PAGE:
All CC340s have the pressure bypass valve in place of the vernatherm, this was done for weight reasons. Please do NOT close up the cowl cooling inlets, the cylinders need the air. Rather put some aluminum tape over part of the oil cooler front during cold ambient temps.
    Randy Lervold

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    Senior Member turbopilot's Avatar
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    Default Re: Where is the Vernatherm valve on the Stroker 340

    Quote Originally Posted by randylervold View Post
    All CC340s have the pressure bypass valve in place of the vernatherm, this was done for weight reasons. Please do NOT close up the cowl cooling inlets, the cylinders need the air. Rather put some aluminum tape over part of the oil cooler front during cold ambient temps.
    Ok that explains the readings. If we want to take the weight penalty will the CC340 accept a vernatherm? If so where?
    Bob Anderson, CC11-00316, N382RA

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    Default Re: Where is the Vernatherm valve on the Stroker 340

    Randy
    What oil temperature should we shoot for this time of year with 75/85dF ambient?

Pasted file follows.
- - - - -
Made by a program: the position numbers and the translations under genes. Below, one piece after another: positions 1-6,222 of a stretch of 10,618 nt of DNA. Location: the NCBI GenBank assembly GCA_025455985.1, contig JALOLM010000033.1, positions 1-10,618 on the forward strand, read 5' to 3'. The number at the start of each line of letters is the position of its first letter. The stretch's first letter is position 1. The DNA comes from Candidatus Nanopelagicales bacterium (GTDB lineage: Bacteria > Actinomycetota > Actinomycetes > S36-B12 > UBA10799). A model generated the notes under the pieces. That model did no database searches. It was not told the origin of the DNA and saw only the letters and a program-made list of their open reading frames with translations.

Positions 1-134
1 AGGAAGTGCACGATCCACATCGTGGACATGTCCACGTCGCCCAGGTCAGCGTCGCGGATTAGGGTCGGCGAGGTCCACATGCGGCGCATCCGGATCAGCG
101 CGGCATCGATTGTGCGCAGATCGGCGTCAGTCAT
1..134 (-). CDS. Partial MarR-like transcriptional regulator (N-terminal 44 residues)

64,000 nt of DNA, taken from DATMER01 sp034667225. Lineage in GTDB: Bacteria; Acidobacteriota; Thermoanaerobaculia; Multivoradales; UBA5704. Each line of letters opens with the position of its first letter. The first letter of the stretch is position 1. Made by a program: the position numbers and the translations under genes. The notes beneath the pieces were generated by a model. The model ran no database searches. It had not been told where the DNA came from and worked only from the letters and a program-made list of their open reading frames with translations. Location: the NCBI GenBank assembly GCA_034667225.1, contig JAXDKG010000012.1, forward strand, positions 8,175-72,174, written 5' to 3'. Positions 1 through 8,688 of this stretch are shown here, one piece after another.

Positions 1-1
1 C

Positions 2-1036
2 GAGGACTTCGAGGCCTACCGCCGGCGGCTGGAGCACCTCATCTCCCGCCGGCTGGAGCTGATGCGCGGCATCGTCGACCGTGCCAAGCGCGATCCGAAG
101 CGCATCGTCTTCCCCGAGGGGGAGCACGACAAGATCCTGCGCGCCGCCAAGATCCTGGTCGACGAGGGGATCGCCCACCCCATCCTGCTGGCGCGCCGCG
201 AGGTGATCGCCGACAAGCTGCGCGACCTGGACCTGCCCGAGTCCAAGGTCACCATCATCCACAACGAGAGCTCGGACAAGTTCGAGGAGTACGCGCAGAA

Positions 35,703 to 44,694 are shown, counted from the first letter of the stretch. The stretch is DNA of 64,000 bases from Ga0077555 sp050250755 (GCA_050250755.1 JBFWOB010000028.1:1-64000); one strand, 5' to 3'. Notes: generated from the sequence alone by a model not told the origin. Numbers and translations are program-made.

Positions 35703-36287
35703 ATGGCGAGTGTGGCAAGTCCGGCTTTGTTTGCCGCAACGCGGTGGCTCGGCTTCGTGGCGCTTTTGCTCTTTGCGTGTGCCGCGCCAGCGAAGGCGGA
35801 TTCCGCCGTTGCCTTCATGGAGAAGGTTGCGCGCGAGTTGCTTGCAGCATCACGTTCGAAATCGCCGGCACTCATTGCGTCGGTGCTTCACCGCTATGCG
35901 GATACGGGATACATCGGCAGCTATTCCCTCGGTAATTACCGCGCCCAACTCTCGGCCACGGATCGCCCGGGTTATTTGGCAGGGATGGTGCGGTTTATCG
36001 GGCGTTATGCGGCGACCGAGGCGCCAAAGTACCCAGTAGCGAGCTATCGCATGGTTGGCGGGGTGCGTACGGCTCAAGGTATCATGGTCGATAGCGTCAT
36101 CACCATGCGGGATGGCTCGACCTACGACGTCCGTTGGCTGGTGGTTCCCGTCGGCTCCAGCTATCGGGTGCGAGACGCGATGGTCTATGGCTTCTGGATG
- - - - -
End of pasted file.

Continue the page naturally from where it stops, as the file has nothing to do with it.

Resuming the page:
180dF or so?
    Thanks
    Bill

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    Senior Member randylervold's Avatar
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    Default Re: Where is the Vernatherm valve on the Stroker 340

    Quote Originally Posted by seastar View Post
    Randy
    What oil temperature should we shoot for this time of year with 75/85dF ambient?
    180dF or so?
    Thanks
    Bill
    Target oil temp at all times is 180. These are air cooled engines however that we operate from one ambient extreme to the other so you won't always hit the target. Lower temps in the winter are to be expected, and the moisture will still be vaporized with oil temps at 160 but it will take longer. Then when it's 100 on the ramp your cruise oil temps may well be at or over 200.
    Randy Lervold

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    Member Becky Teerink's Avatar
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    Default Re: Where is the Vernatherm valve on the Stroker 340

    Quote Originally Posted by seastar View Post
    FYI, I never see oil temps above 160 in cruse and they reach 180 only after high power, low speed climbs lasting a few minutes. This is with OAT's in the mid 80's.